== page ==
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Royal baby: The American mistake

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Not a St George’s Cross in sight

Some US television networks proclaimed the royal baby news by welcoming the arrival of the “future king of England”, forgetting about the rest of the UK.

Scots, Welsh and Northern Irish… you may want to look away now. Some of the biggest names in American broadcasting have overlooked your existence amid the hysteria surrounding the newborn Windsor. Star presenters on CBS News and ABC News were among the culprits who referred to the baby as “the future king of England”. American talk show host Ellen DeGeneres tweeted: “It’s a boy! So happy for my cousin Kate and the future King of England”.

But there hasn’t been a King of England since William III in the early 18th Century – and there won’t be again, unless (or until) the United Kingdom splinters completely.

“The political state of the Queen’s home nation is the ‘United Kingdom’, not England which is just one region within the country along with Scotland, Wales and Northern Ireland,” says Robert Blackburn, a professor of constitutional law at King’s College London. “The ‘United Kingdom’ is shorthand for the ‘United Kingdom of Great Britain and Northern Ireland’.”

It’s a common misunderstanding in the US. The New York Times angered many Scots when it marked Andy Murray’s Wimbledon triumph with a tweet that said: “After 77 years, Murray and England rule”

But before Brits get too sniffy about this equation between Britain and England, we should acknowledge it’s a pretty complicated business and the English are sometimes guilty of the same mistake. A common error is for the British themselves to forget about Northern Ireland by referring to “Great Britain”, which is an island, when really they mean the United Kingdom. (The Northern Irish are “British” without being part of Great Britain.)

And remember that the Isle of Man and the Channel Islands are British, but not part of the UK.

Head hurting yet?

America is a desire, says the OED

This is a two-way street, and getting to grips with the correct terminology stateside is also a tricky business. The United States of America is often referred to as “America” by British people, but consult the Oxford English Dictionary and you’ll see that America is a desire, a place you yearn for. Of course, Simon and Garfunkel fans knew that already.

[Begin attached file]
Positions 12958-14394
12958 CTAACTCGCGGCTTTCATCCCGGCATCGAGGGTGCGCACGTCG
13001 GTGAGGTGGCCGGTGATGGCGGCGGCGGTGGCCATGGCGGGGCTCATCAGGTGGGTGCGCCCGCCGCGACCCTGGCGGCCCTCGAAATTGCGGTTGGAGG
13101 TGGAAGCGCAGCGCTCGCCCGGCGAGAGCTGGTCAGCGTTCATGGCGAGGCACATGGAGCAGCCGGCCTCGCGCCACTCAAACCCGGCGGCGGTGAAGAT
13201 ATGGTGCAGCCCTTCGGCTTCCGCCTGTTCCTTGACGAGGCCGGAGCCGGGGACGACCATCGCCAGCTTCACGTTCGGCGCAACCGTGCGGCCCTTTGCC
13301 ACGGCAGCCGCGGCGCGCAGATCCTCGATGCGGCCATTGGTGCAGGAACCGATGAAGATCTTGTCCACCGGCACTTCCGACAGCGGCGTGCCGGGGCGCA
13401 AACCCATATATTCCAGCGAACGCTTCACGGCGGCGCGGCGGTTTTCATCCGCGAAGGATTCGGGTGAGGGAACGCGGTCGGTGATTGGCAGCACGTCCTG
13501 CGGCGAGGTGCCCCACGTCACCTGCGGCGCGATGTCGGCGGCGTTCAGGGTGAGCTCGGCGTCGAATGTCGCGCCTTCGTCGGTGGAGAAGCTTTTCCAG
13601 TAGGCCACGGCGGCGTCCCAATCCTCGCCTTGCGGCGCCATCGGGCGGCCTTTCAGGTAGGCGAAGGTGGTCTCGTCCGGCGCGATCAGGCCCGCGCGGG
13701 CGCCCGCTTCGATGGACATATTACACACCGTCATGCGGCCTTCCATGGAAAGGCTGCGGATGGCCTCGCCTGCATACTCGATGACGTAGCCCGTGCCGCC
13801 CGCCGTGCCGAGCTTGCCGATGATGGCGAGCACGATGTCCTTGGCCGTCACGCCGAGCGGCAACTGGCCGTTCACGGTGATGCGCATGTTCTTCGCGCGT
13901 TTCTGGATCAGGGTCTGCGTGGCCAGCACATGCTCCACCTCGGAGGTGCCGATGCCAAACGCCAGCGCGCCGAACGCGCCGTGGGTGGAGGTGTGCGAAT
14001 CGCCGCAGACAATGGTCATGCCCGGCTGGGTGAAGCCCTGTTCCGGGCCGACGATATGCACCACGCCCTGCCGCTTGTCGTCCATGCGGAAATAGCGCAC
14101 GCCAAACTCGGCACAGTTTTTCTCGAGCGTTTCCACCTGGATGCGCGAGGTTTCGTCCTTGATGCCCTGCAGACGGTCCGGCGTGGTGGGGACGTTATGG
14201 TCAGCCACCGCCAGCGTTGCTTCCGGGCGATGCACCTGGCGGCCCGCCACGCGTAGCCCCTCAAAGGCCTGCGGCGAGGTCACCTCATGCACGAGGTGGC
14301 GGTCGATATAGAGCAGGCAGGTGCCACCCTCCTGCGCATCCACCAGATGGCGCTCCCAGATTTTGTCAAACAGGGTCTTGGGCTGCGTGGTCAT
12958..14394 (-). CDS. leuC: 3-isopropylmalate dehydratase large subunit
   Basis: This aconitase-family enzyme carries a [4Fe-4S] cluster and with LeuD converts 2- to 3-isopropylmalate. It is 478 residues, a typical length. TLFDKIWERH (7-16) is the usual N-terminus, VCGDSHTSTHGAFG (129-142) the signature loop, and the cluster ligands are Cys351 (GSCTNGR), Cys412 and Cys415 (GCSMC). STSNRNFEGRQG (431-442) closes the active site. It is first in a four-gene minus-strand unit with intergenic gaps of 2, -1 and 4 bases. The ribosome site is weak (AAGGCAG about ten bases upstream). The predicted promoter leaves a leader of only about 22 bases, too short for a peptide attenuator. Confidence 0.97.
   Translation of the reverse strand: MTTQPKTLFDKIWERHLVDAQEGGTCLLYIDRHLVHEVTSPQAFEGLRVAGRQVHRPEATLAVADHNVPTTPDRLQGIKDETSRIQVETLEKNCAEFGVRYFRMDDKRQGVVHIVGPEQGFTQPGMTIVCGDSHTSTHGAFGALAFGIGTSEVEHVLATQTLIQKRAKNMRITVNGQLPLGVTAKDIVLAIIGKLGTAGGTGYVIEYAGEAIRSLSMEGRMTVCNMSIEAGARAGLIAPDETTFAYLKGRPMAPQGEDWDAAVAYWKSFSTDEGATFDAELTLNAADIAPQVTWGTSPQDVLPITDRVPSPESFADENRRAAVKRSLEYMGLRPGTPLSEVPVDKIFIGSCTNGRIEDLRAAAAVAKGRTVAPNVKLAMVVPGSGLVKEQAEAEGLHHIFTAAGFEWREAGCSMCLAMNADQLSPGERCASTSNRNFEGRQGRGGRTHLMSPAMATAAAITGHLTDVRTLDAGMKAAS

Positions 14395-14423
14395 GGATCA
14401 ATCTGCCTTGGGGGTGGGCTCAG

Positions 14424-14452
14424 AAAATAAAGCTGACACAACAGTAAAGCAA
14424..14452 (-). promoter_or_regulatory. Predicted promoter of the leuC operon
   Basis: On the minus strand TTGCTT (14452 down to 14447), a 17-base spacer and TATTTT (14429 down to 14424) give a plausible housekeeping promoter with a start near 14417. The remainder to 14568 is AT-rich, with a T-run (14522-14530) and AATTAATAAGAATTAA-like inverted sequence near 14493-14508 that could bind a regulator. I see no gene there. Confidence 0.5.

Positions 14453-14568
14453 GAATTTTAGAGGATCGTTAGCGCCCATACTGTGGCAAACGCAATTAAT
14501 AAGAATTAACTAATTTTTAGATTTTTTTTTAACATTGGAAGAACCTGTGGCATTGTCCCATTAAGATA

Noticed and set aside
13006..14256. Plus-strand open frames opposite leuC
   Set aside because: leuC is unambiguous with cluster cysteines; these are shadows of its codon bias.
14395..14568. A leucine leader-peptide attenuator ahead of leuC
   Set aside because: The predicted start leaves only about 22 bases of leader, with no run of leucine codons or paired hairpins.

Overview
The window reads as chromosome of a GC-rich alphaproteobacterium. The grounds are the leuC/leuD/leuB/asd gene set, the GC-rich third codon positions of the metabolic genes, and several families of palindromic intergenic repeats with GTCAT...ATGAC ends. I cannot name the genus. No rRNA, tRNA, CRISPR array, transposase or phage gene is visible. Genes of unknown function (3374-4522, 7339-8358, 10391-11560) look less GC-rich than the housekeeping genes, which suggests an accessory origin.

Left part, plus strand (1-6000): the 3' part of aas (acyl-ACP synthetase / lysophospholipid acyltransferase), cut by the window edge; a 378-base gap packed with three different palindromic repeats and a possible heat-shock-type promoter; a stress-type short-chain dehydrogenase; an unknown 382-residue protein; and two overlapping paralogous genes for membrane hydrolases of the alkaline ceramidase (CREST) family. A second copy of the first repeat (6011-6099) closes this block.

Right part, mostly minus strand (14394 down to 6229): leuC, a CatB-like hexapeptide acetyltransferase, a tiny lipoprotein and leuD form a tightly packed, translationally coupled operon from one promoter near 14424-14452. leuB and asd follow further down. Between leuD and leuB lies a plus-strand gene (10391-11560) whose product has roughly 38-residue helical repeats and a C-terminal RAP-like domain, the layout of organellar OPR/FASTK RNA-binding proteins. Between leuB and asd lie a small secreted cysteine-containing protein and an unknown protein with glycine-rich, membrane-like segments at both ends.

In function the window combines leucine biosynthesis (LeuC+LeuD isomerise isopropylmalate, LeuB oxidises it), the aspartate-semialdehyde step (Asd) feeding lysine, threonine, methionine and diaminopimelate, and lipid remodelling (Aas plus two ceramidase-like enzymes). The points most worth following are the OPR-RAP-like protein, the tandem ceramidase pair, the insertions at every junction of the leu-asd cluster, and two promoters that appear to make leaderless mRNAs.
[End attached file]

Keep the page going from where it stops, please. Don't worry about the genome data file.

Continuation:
The distinction between America and the US is important, because there is another America, Latin America. Not to mention Central America, and the rest of North America (including Mexico and Canada).

So can we legitimately use “American” as an adjective referring to something from the US? If so, you’re back in the Britain/British quagmire again. Perhaps the answer is for everyone to be tolerant, to embrace a bit of “constructive ambiguity”… and just toast the health of the future king.

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Value for Money

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A cup of coffee – for what it’s worth

Customers need only pay what they think their food and drink was worth

How much does a cup of coffee cost in Belfast’s Titanic Quarter?

If you thought £1, £2 or even £3, you would be wrong.

Because in one cafe, a cup of coffee costs exactly whatever you think it’s worth.

The Dock Cafe opened last week and instead of a till, it has an honesty box.

The cafe, run by the Docks Church, asks customers to enjoy their tea, coffee and whatever buns and biscuits they want and then leave a contribution on their way out.

If that’s unheard of, the interesting thing is that so far, the cafe management believes it has made more money that if it were charging £1.95 for a cup of coffee.

The cafe is near where the SS Nomadic sits in the Titanic Quarter and has been granted a “meanwhile lease” for commercial premises.

That means it can operate without paying commercial rent and just covering the running of the cafe.

Rev Chris Bennett, the chaplain for the Titanic Quarter, said the scheme has been a huge success so far.

Source: BBC News Read more

What’s a Stromatolite?

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Stromatolite colony found in Giant’s Causeway

The discovery was made at the Giant's Causeway

In a small grey puddle tucked into a corner of the world famous Giant’s Causeway, scientists have made an extraordinary find.

A colony of stromatolites – tiny structures made by a primitive blue-green algae.

Stromatolites are the oldest known fossils in the world.

The tiny algae or bacteria that build them are also thought to be the most ancient life form that is still around today, after more than three billion years.

What makes the discovery in Northern Ireland so remarkable is that until now these structures have been found mainly in warm and often hyper saline waters which discourage predators.

The stromatolites in the Giant’s Causeway are in a tiny brackish pool, exposed to the violence of waves and easy prey to the animals that are already living amongst them.

Stromatolites' appearance on this planet is seen as a turning point in the earth's evolution

Stromatolites are formed by a blue-green algae that excretes carbonate to form a dome-like structure. Over thousands of years these build up into a hard rock that continues to grow.

Stromatolite fossils have been dated as far back as three and a half billion years.

The colony at the Giant’s Causeway on Northern Ireland’s wind-swept north coast was found by accident.

Source: BBC News Read more

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